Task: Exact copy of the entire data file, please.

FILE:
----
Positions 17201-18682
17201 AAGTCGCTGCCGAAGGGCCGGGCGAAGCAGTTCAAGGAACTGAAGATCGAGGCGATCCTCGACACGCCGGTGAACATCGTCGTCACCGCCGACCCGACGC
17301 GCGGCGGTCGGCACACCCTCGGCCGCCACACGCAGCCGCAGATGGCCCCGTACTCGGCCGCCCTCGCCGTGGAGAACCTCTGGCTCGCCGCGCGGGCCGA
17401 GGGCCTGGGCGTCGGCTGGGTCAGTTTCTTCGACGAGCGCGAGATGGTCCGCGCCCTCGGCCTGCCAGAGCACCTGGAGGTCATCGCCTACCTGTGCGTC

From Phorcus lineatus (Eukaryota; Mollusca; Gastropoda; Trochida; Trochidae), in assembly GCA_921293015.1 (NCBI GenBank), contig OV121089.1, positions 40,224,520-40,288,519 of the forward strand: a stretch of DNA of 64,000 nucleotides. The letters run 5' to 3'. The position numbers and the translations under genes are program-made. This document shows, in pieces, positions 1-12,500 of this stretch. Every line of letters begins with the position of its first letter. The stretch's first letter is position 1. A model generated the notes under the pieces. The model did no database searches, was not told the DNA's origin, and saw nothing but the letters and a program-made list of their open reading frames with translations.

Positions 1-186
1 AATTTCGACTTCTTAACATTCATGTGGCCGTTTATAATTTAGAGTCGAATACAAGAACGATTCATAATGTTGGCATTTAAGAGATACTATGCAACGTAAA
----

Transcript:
Positions 17201-18682
17201 AAGTCGCTGCCGAAGGGCCGGGCGAAGCAGTTCAAGGAACTGAAGATCGAGGCGATCCTCGACACGCCGGTGAACATCGTCGTCACCGCCGACCCGACGC
17301 GCGGCGGTCGGCACACCCTCGGCCGCCACACGCAGCCGCAGATGGCCCCGTACTCGGCCGCCCTCGCCGTGGAGAACCTCTGGCTCGCCGCGCGGGCCGA
17401 GGGCCTGGGCGTCGGCTGGGTCAGTTTCTTCGACGAGCGCGAGATGGTCCGCGCCCTCGGCCTGCCAGAGCACCTGGAGGTCATCGCCTACCTGTGCGTC

From Phorcus lineatus (Eukaryota; Mollusca; Gastropoda; Trochida; Trochidae), in assembly GCA_921293015.1 (NCBI GenBank), contig OV121089.1, positions 40,224,520-40,288,519 of the forward strand: a stretch of DNA of 64,000 nucleotides. The letters run 5' to 3'. The position numbers and the translations under genes are program-made. This document shows, in pieces, positions 1-12,500 of this stretch. Every line of letters begins with the position of its first letter. The stretch's first letter is position 1. A model generated the notes under the pieces. The model did no database searches, was not told the DNA's origin, and saw nothing but the letters and a program-made list of their open reading frames with translations.

Positions 1-186
1 AATTTCGACTTCTTAACATTCATGTGGCCGTTTATAATTTAGAGTCGAATACAAGAACGATTCATAATGTTGGCATTTAAGAGATACTATGCAACGTAAA